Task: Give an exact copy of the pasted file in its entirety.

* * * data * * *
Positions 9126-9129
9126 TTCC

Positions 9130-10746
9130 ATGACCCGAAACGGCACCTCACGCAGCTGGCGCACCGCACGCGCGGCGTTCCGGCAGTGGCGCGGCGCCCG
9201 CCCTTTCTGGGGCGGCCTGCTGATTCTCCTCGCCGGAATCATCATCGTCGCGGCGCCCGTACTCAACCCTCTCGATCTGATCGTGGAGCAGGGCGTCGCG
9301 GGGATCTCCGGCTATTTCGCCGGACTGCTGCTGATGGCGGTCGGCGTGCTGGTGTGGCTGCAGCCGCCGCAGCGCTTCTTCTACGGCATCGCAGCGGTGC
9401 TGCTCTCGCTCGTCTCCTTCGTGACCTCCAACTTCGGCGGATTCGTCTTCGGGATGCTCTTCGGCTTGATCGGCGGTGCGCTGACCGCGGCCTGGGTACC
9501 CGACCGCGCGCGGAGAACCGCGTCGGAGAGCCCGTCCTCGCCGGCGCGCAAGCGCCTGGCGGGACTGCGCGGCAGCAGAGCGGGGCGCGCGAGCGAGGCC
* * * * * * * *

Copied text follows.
Positions 9126-9129
9126 TTCC

Positions 9130-10746
9130 ATGACCCGAAACGGCACCTCACGCAGCTGGCGCACCGCACGCGCGGCGTTCCGGCAGTGGCGCGGCGCCCG
9201 CCCTTTCTGGGGCGGCCTGCTGATTCTCCTCGCCGGAATCATCATCGTCGCGGCGCCCGTACTCAACCCTCTCGATCTGATCGTGGAGCAGGGCGTCGCG
9301 GGGATCTCCGGCTATTTCGCCGGACTGCTGCTGATGGCGGTCGGCGTGCTGGTGTGGCTGCAGCCGCCGCAGCGCTTCTTCTACGGCATCGCAGCGGTGC
9401 TGCTCTCGCTCGTCTCCTTCGTGACCTCCAACTTCGGCGGATTCGTCTTCGGGATGCTCTTCGGCTTGATCGGCGGTGCGCTGACCGCGGCCTGGGTACC
9501 CGACCGCGCGCGGAGAACCGCGTCGGAGAGCCCGTCCTCGCCGGCGCGCAAGCGCCTGGCGGGACTGCGCGGCAGCAGAGCGGGGCGCGCGAGCGAGGCC